There is an election going on in this country and the results will have a significant impact on your library, your community, and you. I’m not talking about Congressional races or your local school board (though those are important and please vote!). The election that matters to us right now is the one that is being held via PBS and its Great American Read.
I suspect that this program is not news to you. Its intent is to have a national discussion on the value and power of reading and to elect the book that matters most to us. “Us” being the United States. Several aspects of this program have fascinated me, especially the range of titles selected for inclusion. The list is based on the results of a national survey and not all titles were by American authors. The authors and the stories themselves represent a wide-range of races, ethnic groups, and nationalities. Children’s classics to young adult titles to adult titles are represented. Classics and contemporary best-sellers are also on this list, as well as many “banned” books.
The same variety existing among the titles featured on the Great American Read is reflected in the readers participating in the program. Pick a demographic group and you are likely to find it represented, crossing racial, regional, ethnic, class, and generational lines. What unifies these individuals is their unflagging belief in and advocacy for the power of reading and the changes books have enabled them to make. Whether the Harry Potter series or Grapes of Wrath, A Tree Grows in Brooklyn or The Outsiders, each of the readers articulates the universal ability of books to help them understand themselves, appreciate others, reinforce deeply held beliefs, and instill new ones.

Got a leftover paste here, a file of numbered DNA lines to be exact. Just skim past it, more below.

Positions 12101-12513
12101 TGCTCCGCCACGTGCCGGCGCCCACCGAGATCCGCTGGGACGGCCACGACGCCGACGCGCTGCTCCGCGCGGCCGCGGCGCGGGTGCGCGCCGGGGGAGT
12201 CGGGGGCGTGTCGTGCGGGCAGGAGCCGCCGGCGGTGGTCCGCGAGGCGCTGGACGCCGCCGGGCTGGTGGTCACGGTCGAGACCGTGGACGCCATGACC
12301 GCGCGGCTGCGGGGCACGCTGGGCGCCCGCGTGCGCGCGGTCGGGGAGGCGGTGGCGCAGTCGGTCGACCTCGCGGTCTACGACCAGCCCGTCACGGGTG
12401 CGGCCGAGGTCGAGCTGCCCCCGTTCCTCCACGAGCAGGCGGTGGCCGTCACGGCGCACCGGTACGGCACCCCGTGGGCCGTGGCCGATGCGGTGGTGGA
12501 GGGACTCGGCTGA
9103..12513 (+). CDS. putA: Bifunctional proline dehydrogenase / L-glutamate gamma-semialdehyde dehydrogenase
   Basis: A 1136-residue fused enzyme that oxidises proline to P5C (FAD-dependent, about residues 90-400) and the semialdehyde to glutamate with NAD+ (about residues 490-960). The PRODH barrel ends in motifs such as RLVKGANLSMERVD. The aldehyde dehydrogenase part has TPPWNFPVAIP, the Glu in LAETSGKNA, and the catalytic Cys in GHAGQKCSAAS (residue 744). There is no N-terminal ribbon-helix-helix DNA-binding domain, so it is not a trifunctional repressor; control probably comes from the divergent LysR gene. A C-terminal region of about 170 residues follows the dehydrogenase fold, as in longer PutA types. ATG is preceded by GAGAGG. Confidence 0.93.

In her outstanding book, Reading Still Matters: What the Research Reveals about Reading, Libraries and Community (Libraries Unlimited, 2018), Catherine Sheldrick Ross points out that we have a two-party system when it comes to readers. There is the Important Book/Selective Reading Party and the Indiscriminate Reading Party. The first feels that there are books that are worth a reader’s time and others that are not. The second believes that all books are equally capable of satisfying and empowering the reader. All too often the debate about support for reading (and public libraries) boils down to a disagreement between these two factions. The truth, however, is that both constituencies have valid reasons for what they read and why.
The real debate should not be about a specific book or class of books, but about the importance of investing in an activity that has the power to transform the lives of our citizens. The question before us is – do we fully fund an institution dedicated to the proposition that all readers are created equal, that they have certain inalienable rights to the books of their choice, and that the creation of a democracy of readers is in our enlightened self-interest?
How we answer this question will determine the kind of citizenry we have and the quality of the nation in which we live.